• 100% torque is available at 0 RPM - serious acceleration
  • Series wound usually used (some shunt wounds are used)
  • Why - Choice of hobbyists because of price, good performance, and availability. Also proven in industrial vehicles. Easy to control, and controllers are available.
  • Torque - proportional to amperage the controller can put through the motor.
  • Brush changes required every 10,000 hours or so. (3-5 years) Can be done at any motor shop, cheap.

    (Slide 12) here is a cutaway of the most popular motor for bobbyist conversions, the Advanced DC 9" motor.

    (Slide 13) Controllers In general, the more volts you have, the higher top speed you have, and the more amps the controller can push through the motor, the more torque the motor will generate.

  • AC - Derivative of industrial technology, but needs inverter added to convert DC from batteries to AC.
  • Mfrs. - AC Propulsion, Siemens, Hughes, etc. Big names, Big Prices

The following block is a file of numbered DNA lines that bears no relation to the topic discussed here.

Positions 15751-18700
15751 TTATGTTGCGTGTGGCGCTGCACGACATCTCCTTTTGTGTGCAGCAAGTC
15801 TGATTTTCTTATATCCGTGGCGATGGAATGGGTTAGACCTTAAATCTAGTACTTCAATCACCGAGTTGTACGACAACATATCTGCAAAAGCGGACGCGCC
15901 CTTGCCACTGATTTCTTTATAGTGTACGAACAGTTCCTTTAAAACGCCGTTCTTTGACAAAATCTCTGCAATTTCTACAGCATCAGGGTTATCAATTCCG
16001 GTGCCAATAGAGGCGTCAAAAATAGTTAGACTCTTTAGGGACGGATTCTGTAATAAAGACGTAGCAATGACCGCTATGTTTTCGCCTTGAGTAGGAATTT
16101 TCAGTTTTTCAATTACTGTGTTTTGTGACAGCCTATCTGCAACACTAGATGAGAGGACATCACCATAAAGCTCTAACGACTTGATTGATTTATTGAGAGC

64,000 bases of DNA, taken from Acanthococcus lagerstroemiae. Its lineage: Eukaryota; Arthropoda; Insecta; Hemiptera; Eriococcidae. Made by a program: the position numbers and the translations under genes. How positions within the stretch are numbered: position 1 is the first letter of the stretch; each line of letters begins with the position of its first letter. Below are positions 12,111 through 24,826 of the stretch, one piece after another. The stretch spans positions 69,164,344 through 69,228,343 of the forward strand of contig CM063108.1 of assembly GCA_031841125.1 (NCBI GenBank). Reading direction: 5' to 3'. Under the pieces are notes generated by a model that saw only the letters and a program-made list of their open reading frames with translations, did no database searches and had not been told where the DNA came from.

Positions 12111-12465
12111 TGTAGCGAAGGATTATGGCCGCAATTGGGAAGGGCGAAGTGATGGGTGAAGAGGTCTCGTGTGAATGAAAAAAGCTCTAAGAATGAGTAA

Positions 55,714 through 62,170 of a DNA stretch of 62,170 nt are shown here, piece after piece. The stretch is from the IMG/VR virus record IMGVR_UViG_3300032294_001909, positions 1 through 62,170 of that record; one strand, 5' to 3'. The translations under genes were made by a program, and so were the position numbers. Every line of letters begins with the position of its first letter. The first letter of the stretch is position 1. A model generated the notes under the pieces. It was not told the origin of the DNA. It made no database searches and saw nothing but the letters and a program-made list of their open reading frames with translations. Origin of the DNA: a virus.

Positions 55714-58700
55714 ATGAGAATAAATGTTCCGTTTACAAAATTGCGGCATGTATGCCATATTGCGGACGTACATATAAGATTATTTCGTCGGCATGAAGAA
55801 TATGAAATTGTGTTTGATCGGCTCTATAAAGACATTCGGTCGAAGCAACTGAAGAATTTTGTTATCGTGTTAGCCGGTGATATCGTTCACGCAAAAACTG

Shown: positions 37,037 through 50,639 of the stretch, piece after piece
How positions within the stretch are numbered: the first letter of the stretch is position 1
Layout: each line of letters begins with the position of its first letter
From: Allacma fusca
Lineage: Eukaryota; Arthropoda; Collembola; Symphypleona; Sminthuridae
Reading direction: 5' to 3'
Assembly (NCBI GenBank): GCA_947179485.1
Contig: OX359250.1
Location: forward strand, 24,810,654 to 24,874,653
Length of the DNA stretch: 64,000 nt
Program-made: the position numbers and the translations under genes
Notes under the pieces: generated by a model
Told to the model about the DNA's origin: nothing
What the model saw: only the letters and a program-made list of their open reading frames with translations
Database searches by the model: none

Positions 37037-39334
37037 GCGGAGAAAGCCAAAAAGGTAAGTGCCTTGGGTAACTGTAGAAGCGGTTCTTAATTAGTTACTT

• Failure mode - lose a phase, lower performance or loss of power
  • DC - SCR (early, simple)
  • Most modern DC motor controllers use PWM technology.
  • Simple technology compared to AC propulsion, and controllers are usually smaller.
  • Mfrs. - Curtis, Auburn, DCP, EVCL
  • Later ones developed for on-road EV's, Curtis is the grandfather of them all, all technology similar.
  • Failure mode can be full on (cascade or domino failure of power transistors) - that's what the clutch is forů

    (Slide 14) This is what an Auburn controller looks like.

    (Slide 15) Chargers - OEM uses weird hookups like GM's inductive paddle charger and the AVCON connector. The hobbyist wants to just use what everybody already has - a 120 or 240 VAC plug-in.

  • Chargers are available that provide everything from simple voltage regulated charging to computer-controlled 3-stage charging. New totally sealed AGM batteries require specific charging algorithms
  • Mfrs. - K & W, Bycan, Lester, Russco, Zivan

    (Slide 16) DC-DC Converters - For safety reasons, you want to keep your car's 12V system totally isolated from the high voltage components. So how do you keep your 12V battery recharged? The solution is a DC/DC converter.

  • Steps pack voltage down to 13.5 VDC using PWM technology to recharge accessory battery (like an electronic alternator)